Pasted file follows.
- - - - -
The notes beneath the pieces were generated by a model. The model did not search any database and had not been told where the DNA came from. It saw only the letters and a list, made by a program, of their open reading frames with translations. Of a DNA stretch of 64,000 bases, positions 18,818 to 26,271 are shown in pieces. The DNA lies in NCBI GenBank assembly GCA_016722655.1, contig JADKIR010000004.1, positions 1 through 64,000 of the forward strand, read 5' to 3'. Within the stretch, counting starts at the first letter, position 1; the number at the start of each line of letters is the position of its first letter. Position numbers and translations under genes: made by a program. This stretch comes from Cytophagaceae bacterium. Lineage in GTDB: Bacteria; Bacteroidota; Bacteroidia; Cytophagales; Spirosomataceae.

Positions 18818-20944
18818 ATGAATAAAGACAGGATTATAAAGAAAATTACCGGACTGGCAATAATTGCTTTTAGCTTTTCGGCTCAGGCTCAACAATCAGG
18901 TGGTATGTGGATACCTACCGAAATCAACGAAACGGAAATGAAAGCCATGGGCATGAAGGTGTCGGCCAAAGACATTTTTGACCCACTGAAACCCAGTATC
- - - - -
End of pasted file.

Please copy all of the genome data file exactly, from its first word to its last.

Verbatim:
The notes beneath the pieces were generated by a model. The model did not search any database and had not been told where the DNA came from. It saw only the letters and a list, made by a program, of their open reading frames with translations. Of a DNA stretch of 64,000 bases, positions 18,818 to 26,271 are shown in pieces. The DNA lies in NCBI GenBank assembly GCA_016722655.1, contig JADKIR010000004.1, positions 1 through 64,000 of the forward strand, read 5' to 3'. Within the stretch, counting starts at the first letter, position 1; the number at the start of each line of letters is the position of its first letter. Position numbers and translations under genes: made by a program. This stretch comes from Cytophagaceae bacterium. Lineage in GTDB: Bacteria; Bacteroidota; Bacteroidia; Cytophagales; Spirosomataceae.

Positions 18818-20944
18818 ATGAATAAAGACAGGATTATAAAGAAAATTACCGGACTGGCAATAATTGCTTTTAGCTTTTCGGCTCAGGCTCAACAATCAGG
18901 TGGTATGTGGATACCTACCGAAATCAACGAAACGGAAATGAAAGCCATGGGCATGAAGGTGTCGGCCAAAGACATTTTTGACCCACTGAAACCCAGTATC